Today, the topic of the edition could only be one – Spring. But since a lot (A LOT) has happened lately with the most popular JVM framework, I devoted an entire edition to it. I think you will like it.
Contrary to popular belief, the Java world has been quite dynamic in recent years. There are a fair number of new initiatives, frameworks or changes in standards – enough to rationalize the appearance of a weekly review. It is true, however, that while this proportion has been changing somewhat in recent years, Spring continues to divide and rule in this world – and we’re talking about both older projects and new initiatives. Therefore, while we can rejoice in how other frameworks or libraries are pushing the ecosystem forward, the wider adoption of standards like GraalVM or JPMS already depends on the King. And since the last few weeks have seen a slew of major announcements from Spring, we’ll devote today’s edition to it. We’ll look at the release of Spring Framework 6.0 and Spring Boot 3.0, their repercussions, as well as the initiatives accompanying them, because there are a lot of those.
Who will be able to actually use the new Spring?
Over the past week, new versions of both major projects from under the Spring umbrella – Spring Framework 6.0 and Spring Boot 3.0 – have been released. And no matter how many changes they bring in themselves, surely the biggest revolution is the dropping of support for older versions of Java. And when I say “older” here, I mean not Java 1.6, not Java 1.8 but even… Java 16. The new Spring requires Java 17 in order to function. Its creators have made no compromises here and have made the new “major” version work exclusively with the latest LTS release available at the moment.
How many projects in theory will be able to switch to the new Spring? Let’s look at Java usage statistics. The most recent report describing the Java ecosystem, the April 2022 New Relic 2022 State of the Java Ecosystem Report showed Java 17 usage at 0.37%. However, this data must be viewed in context. After all, the previous LTS, JDK 11, overtook the reigning JDK 1.8 for years in the report and reached almost 50% market saturation. This means that the migration process is doing as well as it can, and since moving from JDK 11 to JDK 17 is a really simple matter (especially compared to getting to JDK 11, as LinkedIn once snagely described), the only thing standing in the way is giving potential users an argument to add such a task to their next iteration.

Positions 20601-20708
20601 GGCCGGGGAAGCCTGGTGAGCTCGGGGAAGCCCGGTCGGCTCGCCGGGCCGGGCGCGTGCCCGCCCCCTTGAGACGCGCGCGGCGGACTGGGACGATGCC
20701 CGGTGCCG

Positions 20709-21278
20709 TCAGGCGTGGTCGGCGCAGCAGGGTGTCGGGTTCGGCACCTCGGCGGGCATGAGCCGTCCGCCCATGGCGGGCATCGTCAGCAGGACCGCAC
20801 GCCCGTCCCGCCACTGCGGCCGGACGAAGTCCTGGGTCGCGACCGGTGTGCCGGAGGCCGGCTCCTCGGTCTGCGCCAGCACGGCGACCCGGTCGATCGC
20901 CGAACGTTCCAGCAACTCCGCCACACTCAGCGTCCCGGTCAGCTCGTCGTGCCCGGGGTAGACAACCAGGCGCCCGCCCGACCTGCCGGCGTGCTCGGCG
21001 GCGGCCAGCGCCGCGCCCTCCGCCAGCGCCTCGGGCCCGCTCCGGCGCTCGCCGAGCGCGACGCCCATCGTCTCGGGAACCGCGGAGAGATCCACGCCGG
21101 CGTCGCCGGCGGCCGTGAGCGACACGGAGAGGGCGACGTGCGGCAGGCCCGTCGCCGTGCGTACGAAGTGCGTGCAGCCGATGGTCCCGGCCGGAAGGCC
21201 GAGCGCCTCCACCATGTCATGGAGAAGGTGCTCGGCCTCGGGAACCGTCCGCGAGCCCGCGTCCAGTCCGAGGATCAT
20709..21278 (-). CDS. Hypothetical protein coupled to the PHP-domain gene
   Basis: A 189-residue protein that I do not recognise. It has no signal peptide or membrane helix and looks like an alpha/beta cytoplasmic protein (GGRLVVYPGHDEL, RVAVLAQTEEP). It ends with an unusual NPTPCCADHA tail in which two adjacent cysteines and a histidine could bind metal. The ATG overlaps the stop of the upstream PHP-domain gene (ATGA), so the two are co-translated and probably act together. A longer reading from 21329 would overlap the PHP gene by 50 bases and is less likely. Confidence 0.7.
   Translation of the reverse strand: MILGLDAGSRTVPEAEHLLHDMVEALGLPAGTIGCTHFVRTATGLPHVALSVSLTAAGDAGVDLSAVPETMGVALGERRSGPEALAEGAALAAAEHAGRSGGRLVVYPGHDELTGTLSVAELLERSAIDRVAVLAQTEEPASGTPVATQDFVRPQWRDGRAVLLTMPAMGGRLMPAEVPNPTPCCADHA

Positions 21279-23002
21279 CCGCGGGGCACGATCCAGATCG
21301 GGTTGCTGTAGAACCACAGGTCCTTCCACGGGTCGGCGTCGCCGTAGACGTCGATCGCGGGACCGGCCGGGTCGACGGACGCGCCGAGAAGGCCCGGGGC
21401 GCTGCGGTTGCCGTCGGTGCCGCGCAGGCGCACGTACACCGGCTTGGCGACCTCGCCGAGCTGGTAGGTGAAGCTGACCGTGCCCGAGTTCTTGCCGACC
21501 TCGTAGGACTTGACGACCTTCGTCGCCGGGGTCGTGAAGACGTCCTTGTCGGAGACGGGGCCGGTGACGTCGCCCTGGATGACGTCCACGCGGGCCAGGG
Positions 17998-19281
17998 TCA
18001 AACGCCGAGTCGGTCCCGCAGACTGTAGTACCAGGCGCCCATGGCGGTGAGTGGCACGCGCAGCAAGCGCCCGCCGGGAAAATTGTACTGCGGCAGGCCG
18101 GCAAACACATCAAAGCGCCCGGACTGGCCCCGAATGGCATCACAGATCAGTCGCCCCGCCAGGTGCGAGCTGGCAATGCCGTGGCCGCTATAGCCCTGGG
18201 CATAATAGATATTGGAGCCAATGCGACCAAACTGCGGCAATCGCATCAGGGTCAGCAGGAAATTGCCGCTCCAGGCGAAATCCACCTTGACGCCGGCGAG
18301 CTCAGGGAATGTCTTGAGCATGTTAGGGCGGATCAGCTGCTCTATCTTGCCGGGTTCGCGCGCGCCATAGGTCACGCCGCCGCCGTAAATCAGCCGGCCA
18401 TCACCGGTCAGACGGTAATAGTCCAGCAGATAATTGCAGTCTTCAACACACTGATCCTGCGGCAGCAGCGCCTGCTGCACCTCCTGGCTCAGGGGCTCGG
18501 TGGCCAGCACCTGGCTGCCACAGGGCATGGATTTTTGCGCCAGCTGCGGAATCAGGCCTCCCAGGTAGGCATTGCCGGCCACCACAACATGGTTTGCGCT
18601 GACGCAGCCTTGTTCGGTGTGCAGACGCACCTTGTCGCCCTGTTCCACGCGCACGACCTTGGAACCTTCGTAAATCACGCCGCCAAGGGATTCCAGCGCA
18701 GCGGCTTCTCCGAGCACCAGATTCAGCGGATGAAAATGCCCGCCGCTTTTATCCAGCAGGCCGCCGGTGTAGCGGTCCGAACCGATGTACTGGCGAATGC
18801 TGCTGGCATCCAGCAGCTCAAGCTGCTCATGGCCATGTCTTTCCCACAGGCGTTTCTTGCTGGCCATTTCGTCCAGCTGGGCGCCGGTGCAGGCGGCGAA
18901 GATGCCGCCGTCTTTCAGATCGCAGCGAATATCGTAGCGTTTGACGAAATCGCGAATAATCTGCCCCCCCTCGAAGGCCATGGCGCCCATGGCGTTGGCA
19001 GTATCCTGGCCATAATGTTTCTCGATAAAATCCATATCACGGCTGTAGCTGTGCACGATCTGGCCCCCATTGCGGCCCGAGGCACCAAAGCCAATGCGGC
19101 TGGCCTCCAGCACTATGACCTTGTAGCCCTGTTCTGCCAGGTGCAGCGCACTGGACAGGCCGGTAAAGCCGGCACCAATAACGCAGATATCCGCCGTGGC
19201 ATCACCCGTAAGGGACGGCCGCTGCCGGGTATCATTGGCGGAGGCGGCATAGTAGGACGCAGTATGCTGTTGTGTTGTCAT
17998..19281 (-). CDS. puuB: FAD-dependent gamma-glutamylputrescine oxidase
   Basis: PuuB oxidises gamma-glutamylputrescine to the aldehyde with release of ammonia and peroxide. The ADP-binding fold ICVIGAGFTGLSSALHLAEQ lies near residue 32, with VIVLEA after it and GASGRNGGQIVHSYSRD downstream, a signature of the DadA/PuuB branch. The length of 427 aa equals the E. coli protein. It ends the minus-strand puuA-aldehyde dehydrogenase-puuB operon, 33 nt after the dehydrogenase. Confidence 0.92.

The main course: Spring Framework 6.0
It wouldn’t be this text (and many of the releases described here) if Spring Framework 6.0 – the new release, being the beating heart of the Spring ecosystem – hadn’t had its premiere on the 17th of November. For years it’s been the one to make headlines; however, in recent years it’s been somewhat overshadowed by Spring Boot, which, along with the popularity of Microservices, has become Spring’s flagship release. But don’t let the apparent retreat into the shadows fool you – the Spring Framework is the part where the most interesting changes from an engineering point of view usually happen. We’ll walk through the most spectacular ones:
Bye bye Java EE, hello Jakarta EE!
New Java is one thing, but Spring Framework 6.0 also brings support for Jakarta EE 9.1+. This is worth knowing, because the migration process here may prove (which will probably come as a surprise to many) more difficult than with Java. After all, let me remind you that Jakarta EE 9.1+ is the edition that got rid of the
javax.* package in favor of
jakarta.*, thus escaping the reach of Oracle and the trademarks they own. For Spring, this is a huge leap, as it will enable compatibility with subsequent versions of Jakarta EE, which are bringing more value to the ecosystem. The developers themselves advise that it’s best to switch right away to the recently released 10 – as this one brings the improvements of several important standards.
Depending on how much your application depended on Java EE and its associated libraries, the more difficult the migration will be. Unless you use tools from JetBrains – then it should be a lot easier.
Ahead-of-Time compilation or JPMS – choose one
If you’ve been following the news about the new Spring since its first announcements, I have some bad news for you: it won’t, be as rich a release as promised. It turns out that the long-awaited support for JPMS, the Java module system, is not ready for day zero. As the developers promise, it can be expected to appear in later versions, but the first version of Spring Framework 6 focuses specifically on support for Ahead-of-Time and GraalVM compilation, and modules would hinder this process by complicating the so-called “reachability analysis.” After all, it should be remembered that unlike new players in the framework market like Quarkus, Helidon and Micronaut, Spring relies very, very heavily on the Reflection API. For him, therefore, the process of supporting GraalVM, which does not support reflection, is much more difficult.